One player and two staff at Watford and Burnley assistant manager Ian Woan are among six positive Premier League tests for coronavirus.
The other two are at a third club, the details of which have not been revealed.
Players and staff who have tested positive will now self-isolate for seven days.
It comes as squads started non-contact training on Tuesday, as the Premier League steps up plans for a restart.
A total of 748 players and staff from 19 clubs were tested. Norwich City did their tests on Tuesday.
Watford confirmed a player and two members of staff had tested positive but they would not be naming those involved as they had asked for medical confidentiality.
Before the news about Watford’s positive tests emerged, captain Troy Deeney said he would not return to training because he feared for his family’s health.
“We’re due back in this week. I’ve said I’m not going in,” Deeney, 31, told Eddie Hearn and Tony Bellew on the Talk the Talk YouTube show.
“It only takes one person to get infected within the group and I don’t want to be bringing that home.
“My son is only five months old. He had breathing difficulties, so I don’t want to come home to put him in more danger.”
Burnley said Woan was “asymptomatic” and “currently safe and well at home”.
“He will remain in close communication with club personnel regarding his re-engagement in training once he is clear of the virus,” the club added.
The Premier League has been suspended since 13 March because of the Covid-19 pandemic, with 92 fixtures remaining.
The league had previously identified 12 June for matches to possibly start again, but there is now an expectation this will need to be pushed back.
“The Premier League is providing this aggregated information for the purposes of competition integrity and transparency,” it said in a statement.
“No specific details as to clubs or individuals will be provided by the league and results will be made public in this way after each round of testing.”
Clubs were permitted to test up to 40 personnel and some did not use their full allocation, while some samples are still to be processed.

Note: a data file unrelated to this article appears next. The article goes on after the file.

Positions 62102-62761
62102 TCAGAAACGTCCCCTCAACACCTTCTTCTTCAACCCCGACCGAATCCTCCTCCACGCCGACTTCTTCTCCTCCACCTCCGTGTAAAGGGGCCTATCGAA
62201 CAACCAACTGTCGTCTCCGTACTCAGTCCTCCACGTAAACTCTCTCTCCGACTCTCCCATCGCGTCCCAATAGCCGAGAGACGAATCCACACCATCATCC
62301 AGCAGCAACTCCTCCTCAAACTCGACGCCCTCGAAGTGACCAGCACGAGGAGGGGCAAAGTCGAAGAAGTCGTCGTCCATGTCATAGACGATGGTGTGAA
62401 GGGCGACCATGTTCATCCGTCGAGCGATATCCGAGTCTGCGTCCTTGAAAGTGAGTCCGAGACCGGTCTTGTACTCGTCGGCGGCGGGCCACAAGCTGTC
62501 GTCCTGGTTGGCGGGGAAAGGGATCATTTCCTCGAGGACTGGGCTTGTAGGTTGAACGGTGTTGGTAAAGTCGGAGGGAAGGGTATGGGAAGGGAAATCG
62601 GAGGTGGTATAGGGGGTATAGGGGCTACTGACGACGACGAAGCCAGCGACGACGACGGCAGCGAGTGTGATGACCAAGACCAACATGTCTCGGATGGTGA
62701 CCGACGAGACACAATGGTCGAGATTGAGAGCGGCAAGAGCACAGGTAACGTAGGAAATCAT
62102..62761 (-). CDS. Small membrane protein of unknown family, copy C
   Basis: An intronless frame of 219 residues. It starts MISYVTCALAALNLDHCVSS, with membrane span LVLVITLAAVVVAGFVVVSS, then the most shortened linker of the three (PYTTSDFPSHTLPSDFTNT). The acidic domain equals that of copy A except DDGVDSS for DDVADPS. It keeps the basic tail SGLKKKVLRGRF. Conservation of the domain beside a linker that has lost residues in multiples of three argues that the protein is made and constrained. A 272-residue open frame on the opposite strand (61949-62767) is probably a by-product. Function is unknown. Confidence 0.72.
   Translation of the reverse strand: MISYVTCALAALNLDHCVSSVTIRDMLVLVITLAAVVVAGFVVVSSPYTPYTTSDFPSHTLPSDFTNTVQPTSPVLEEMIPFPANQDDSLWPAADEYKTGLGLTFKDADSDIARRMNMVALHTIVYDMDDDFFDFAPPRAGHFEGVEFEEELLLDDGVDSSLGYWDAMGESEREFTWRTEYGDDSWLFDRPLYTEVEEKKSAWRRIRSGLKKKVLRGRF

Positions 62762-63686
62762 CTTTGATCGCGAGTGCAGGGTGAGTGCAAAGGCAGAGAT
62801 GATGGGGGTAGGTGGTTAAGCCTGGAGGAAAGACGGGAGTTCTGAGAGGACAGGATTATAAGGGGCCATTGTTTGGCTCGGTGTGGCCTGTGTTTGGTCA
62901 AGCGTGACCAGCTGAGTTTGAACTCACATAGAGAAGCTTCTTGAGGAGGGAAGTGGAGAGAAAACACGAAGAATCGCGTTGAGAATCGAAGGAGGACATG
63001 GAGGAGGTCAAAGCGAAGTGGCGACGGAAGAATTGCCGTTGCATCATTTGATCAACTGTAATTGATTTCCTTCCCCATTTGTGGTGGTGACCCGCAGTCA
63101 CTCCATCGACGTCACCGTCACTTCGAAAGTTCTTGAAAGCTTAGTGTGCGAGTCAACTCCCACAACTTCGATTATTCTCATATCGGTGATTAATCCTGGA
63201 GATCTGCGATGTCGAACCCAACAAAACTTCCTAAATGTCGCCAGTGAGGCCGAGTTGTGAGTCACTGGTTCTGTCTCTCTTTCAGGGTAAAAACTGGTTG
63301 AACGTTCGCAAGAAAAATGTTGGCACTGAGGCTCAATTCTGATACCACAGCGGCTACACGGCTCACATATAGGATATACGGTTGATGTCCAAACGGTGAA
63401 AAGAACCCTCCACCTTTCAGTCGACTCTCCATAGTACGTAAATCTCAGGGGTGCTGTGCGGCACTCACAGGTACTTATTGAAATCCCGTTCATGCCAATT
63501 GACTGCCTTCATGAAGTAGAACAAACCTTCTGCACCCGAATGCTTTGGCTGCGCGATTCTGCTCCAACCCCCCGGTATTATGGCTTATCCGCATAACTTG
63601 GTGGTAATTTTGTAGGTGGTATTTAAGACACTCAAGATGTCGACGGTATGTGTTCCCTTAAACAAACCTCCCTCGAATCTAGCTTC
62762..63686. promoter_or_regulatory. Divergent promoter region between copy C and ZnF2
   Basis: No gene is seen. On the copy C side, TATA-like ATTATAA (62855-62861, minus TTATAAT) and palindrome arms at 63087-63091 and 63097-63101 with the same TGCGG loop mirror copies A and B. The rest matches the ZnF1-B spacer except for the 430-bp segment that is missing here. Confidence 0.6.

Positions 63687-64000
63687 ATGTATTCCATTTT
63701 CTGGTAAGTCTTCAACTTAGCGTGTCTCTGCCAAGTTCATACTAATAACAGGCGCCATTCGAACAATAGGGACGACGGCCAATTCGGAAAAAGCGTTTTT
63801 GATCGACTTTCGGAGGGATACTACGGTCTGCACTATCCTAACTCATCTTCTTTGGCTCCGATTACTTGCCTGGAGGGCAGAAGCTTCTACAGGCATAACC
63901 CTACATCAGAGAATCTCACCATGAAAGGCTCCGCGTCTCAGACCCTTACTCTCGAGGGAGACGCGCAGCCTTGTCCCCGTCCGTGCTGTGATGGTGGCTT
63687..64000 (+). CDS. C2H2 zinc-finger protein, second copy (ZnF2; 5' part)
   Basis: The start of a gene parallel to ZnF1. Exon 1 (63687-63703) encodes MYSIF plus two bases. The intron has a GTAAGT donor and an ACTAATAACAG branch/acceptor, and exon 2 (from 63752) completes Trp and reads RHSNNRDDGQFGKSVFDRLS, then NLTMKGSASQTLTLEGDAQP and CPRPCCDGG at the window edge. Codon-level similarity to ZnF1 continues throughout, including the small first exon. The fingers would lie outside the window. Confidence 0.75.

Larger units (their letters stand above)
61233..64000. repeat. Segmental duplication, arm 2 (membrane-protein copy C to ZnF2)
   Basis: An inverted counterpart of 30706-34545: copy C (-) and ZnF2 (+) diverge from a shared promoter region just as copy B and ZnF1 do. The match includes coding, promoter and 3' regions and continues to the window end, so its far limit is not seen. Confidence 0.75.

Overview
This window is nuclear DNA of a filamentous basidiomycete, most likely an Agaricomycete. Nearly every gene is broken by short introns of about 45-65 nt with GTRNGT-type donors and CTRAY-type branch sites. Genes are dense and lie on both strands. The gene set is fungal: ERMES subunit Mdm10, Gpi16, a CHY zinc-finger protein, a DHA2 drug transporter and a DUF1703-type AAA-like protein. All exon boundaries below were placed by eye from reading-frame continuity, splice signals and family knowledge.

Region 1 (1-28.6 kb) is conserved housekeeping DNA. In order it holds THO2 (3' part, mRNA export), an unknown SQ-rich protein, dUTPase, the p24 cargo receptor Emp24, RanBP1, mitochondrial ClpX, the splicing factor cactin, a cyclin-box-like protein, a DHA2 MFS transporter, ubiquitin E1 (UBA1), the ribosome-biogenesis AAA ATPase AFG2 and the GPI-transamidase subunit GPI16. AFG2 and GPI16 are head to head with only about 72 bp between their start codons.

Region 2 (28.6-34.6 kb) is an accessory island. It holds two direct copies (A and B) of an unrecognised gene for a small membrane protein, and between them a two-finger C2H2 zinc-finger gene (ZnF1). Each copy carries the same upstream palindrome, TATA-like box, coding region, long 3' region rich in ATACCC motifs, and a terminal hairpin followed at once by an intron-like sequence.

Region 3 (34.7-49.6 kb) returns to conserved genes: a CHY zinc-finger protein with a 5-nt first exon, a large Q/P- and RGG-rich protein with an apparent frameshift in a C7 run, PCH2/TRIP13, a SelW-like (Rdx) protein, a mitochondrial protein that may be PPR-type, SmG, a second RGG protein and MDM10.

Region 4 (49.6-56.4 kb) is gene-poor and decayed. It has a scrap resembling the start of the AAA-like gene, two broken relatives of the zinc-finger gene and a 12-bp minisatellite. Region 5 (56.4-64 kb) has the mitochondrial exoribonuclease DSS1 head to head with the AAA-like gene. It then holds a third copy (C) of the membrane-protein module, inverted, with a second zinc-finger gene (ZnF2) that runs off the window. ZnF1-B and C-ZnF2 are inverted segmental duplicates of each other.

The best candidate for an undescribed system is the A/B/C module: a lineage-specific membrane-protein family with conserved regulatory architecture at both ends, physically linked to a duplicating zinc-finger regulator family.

At Monday’s “Project Restart” meeting, English top-flight clubs agreed to stage one of the return-to-training protocols.
As well as training in small groups of no more than five, sessions must last no longer than 75 minutes for each player. Social distancing must be adhered to.
Official protocols sent to players and managers last week, and obtained by the BBC, revealed corner flags, balls, cones, goalposts and even playing surfaces will be disinfected after each training session.
Ongoing measures in further guidance include twice-weekly testing as well as a daily pre-training questionnaire and temperature check.
Dan Roan, BBC sports editor
While every case of coronavirus is, of course, a cause for concern, the Premier League will no doubt draw confidence from the fact that the number of positive tests revealed on Tuesday was as low as six.
In one sense, this is six too many. But, had it been significantly higher, it would have raised more serious questions over clubs’ return to training. So, this is a boost to those hoping for a resumption of the season next month.
Last weekend, the Office for National Statistics suggested that one in 400 people had coronavirus outside hospitals and care homes, a rate of 0.25%.
Why the rate among the players and/or staff of the 19 Premier League clubs tested is higher at about 0.8% (so far) is unclear. By comparison, the Bundesliga recently recorded 10 positive results from 1,742 tests. But one should be wary of drawing too many conclusions from this first batch of tests.
With some players and managers having voiced their worries, and half of club medics feeling insufficiently consulted, further hurdles remain, especially when it comes to getting agreement over the protocols for full-contact training.